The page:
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US internet providers will begin issuing new comparison labels

The Verizon logo is shown on the 375 Pearl Street skyscraper in Manhattan, New York City, U.S., November 22, 2021

WASHINGTON, March 20 (mod1s) - Major U.S. broadband internet providers must start showing information comparable to nutrition labels on food goods to help customers shop for services beginning on April 10, under new regulations from the Federal Communications Commission (FCC).
Verizon Communications (VZ.N), opens new tab said it would begin issuing the labels on Wednesday. The FCC initially tried to impose the labeling in 2022. Smaller suppliers will be obliged to issue labels beginning in October.

The guidelines compel internet providers to display, at the point of sale, labels that disclose costs, speeds, taxes and data limits for both wireless and wired equipment.
Verizon Chief Customer Experience Officer Brian Higgins said in an interview the labels would help customers make "an equal comparison" across product options, speeds and prices.
Higgins said uniform labeling throughout the sector "make it easier for customers to do a comparison of which provider is going to be the best fit for their needs." He added users would still need to explore different bundle deals among providers.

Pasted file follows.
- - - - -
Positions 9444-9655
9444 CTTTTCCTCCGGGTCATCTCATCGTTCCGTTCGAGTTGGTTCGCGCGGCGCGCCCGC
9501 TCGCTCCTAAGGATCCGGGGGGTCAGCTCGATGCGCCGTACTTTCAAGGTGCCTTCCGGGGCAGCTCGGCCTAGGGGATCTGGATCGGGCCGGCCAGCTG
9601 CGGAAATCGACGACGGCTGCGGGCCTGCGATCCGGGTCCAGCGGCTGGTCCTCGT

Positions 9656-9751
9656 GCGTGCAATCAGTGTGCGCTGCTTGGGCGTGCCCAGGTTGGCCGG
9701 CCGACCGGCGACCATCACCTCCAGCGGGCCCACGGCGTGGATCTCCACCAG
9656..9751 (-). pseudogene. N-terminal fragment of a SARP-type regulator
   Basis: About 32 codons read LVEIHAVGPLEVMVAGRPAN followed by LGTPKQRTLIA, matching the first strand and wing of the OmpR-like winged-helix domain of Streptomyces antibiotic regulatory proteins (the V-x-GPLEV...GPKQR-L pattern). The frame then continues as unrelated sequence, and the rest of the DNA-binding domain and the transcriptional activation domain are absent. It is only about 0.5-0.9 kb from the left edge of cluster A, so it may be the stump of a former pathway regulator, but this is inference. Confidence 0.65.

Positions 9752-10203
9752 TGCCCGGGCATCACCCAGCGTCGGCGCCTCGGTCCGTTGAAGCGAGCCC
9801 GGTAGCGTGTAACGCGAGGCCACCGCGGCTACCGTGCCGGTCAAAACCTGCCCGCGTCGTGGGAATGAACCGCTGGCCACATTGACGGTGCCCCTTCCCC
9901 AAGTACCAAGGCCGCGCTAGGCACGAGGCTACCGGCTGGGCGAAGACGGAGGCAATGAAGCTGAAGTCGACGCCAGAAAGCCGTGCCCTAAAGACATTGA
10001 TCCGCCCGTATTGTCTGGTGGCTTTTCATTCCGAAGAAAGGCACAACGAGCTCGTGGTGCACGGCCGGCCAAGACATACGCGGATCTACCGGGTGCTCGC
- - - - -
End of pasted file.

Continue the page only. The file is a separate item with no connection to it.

The labels were initially revealed as a voluntary initiative in 2016. Congress instructed the FCC to impose them under the 2021 infrastructure legislation.
"Consumers will finally get information they can use to comparison shop, avoid junk fees, and make informed choices about which high-speed internet service is the best fit for their needs and budget," FCC Chair Jessica Rosenworcel said.
Labels must be clearly visible on primary shopping sites and "cannot be buried in multiple clicks or reduced to a link or icon that a consumer might miss," Rosenworcel said.

The FCC is tackling different pricing transparency concerns and last month approved regulations requiring cable and satellite TV providers to disclose "all-in" rates prominently to prevent what the agency said was the "misleading practice of describing video programming costs as a tax, fee, or surcharge."
The FCC has also proposed to prevent cable and satellite TV companies from charging customers early-termination fees to quit contracts and to compensate subscribers if they cancel before to the conclusion of a billing cycle.


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